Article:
I took two years of Spanish in middle school followed by two years of French in high school. Here’s why I’m finally serious about learning Spanish.
I have always wanted to learn another language. And not just “sort of/kind of” learn it, but learn it well. I grew up around a lot of Spanish speaking kids, so that was my first attempt. I did OK. I was a B student, but I didn’t have anyone to practice with. So I lost what I learned. As they say, use it or lose it, and I lost it.
Then in high school I decided (I still don’t know exactly why) to take French. It was a neat experience—the teacher refused to speak a lick of English in class—but didn’t help me achieve my goal of learning a second language fluently. Now, I’ll slip up and throw a French word into an intended Spanish phrase every now and then. I probably should have mastered one before attempting to add another.
Nevertheless, here we are, and I still have this goal. So I decided to actually make good on it. I’m learning Spanish. My goal is to be conversational pretty quickly—maybe within a few months. I can already understand quite a bit when there is Spanish dialogue in movies or Spanish announcements over loudspeakers in stores. But the faster someone talks, the harder it is to understand.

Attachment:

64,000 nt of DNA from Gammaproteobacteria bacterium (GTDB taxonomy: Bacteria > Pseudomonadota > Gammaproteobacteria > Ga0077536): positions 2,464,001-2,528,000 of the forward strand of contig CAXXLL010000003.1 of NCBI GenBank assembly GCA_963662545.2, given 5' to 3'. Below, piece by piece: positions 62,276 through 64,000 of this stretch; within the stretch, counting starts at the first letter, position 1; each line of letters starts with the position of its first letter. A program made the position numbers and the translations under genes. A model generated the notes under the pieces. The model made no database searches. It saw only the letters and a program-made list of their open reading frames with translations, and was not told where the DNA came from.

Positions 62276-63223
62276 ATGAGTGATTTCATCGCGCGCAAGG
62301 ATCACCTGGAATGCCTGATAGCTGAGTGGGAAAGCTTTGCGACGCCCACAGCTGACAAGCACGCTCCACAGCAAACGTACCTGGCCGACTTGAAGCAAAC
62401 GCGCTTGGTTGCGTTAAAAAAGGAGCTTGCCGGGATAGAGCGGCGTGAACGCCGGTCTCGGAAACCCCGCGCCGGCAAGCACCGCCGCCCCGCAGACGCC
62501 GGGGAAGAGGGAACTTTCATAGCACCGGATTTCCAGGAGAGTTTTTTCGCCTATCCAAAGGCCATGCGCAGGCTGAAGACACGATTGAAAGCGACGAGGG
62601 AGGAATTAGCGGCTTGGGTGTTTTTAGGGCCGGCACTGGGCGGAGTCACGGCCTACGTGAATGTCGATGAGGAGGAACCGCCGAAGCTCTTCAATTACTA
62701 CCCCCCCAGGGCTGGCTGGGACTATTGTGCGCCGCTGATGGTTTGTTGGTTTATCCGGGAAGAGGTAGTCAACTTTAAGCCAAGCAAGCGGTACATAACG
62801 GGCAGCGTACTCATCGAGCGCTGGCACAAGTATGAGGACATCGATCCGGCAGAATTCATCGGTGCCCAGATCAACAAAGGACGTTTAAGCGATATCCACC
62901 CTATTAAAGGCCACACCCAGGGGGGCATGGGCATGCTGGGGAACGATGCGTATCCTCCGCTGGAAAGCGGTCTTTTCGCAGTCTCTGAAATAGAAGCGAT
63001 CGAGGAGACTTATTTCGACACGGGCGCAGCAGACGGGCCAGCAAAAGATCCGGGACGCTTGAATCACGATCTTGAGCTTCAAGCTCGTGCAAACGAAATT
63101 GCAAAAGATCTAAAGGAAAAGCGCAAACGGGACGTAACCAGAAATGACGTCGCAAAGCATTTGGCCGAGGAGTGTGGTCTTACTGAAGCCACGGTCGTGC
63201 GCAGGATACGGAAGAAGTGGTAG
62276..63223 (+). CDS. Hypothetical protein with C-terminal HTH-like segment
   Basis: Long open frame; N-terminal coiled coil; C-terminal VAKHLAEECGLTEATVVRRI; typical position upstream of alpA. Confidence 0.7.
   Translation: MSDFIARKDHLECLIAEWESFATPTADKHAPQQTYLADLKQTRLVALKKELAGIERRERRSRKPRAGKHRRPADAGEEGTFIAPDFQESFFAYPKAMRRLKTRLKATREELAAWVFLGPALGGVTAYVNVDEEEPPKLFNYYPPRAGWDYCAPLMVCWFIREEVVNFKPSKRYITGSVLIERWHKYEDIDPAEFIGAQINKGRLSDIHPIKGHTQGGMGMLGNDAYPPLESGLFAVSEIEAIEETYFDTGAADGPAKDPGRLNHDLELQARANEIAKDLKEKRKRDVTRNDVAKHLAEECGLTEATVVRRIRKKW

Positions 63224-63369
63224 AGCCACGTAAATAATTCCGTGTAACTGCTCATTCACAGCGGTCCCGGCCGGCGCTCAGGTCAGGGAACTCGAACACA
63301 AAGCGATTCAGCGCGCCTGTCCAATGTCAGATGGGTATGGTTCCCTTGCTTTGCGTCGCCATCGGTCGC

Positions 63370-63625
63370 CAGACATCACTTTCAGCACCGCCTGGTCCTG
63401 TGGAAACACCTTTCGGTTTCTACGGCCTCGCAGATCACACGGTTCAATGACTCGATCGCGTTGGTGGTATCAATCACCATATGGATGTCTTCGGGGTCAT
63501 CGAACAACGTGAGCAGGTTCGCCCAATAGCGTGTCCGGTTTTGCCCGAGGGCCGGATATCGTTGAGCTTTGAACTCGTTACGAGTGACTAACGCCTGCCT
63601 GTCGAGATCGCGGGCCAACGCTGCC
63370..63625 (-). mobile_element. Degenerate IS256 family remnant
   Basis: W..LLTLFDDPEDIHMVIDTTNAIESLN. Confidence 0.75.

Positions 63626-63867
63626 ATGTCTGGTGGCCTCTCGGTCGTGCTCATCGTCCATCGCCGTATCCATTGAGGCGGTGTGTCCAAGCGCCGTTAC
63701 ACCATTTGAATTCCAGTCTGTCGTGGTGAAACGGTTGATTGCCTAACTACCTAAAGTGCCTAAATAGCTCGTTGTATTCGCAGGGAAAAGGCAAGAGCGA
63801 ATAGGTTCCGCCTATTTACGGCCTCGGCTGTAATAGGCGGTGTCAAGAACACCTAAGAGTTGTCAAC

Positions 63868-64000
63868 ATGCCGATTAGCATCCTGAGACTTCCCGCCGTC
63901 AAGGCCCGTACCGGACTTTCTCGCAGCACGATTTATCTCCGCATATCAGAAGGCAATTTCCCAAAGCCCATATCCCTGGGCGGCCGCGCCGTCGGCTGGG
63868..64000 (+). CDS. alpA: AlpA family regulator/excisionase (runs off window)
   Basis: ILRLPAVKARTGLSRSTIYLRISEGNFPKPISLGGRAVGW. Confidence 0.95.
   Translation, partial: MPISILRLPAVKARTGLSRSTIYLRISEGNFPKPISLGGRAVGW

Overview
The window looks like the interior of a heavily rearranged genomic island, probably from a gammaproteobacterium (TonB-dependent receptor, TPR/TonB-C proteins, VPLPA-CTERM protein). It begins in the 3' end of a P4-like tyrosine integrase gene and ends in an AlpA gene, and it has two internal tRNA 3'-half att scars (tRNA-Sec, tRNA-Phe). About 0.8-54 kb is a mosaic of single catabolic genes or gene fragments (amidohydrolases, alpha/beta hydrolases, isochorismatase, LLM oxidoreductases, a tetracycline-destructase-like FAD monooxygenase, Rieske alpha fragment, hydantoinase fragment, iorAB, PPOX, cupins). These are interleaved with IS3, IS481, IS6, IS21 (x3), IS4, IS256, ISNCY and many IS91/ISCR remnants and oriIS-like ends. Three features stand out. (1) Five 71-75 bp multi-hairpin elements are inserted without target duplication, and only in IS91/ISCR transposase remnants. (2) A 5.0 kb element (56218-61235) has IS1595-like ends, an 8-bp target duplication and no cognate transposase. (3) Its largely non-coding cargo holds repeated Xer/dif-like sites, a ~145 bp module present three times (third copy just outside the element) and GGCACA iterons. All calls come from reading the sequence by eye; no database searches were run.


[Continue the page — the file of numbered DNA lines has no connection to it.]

I would also like to be fluent enough to do business in Spanish at some point, but that is probably a year or more away.
How am I learning? The tool I use the most is Duolingo, which is an app you can get from your Apple or Google app store. It’s free, but of course has paid options. I also have the audio version of the Spanish Bible I listen to occasionally, and the Duolingo podcast and stories help me understand the spoken word.
If you’re interested in starting this journey with me, you should consider signing up for Duolingo. My username is KevinMHarper if you want to connect. It is set up like a game with incentives to keep you motivated by competing with other users. I find it useful and fun to keep me moving through the process of learning the language.
I am trying to train myself to think in Spanish, but that is still hard with my limited vocabulary. The more nouns and verbs I learn, the better I’ll be at that. I am finding myself better at forming sentences once I know a particular verb or noun, because conjugating them is pretty similar.
The same goes for past tense, gerunds, and present participles (for those of you grammar geeks). Once you grasp the pattern for one verb, it is easier to figure out the proper form of it with a different verb. And of course, I had to learn how to type accented characters, like á, é, í, ó, ú, and ñ.
In fact, I just learned something while writing this article. The n with the tilde over it is actually a contraction for words that used to be written with two n‘s. I vaguely remember learning this years ago, but had completely forgotten it.
¡Buen dia y divértete aprendiendo conmigo!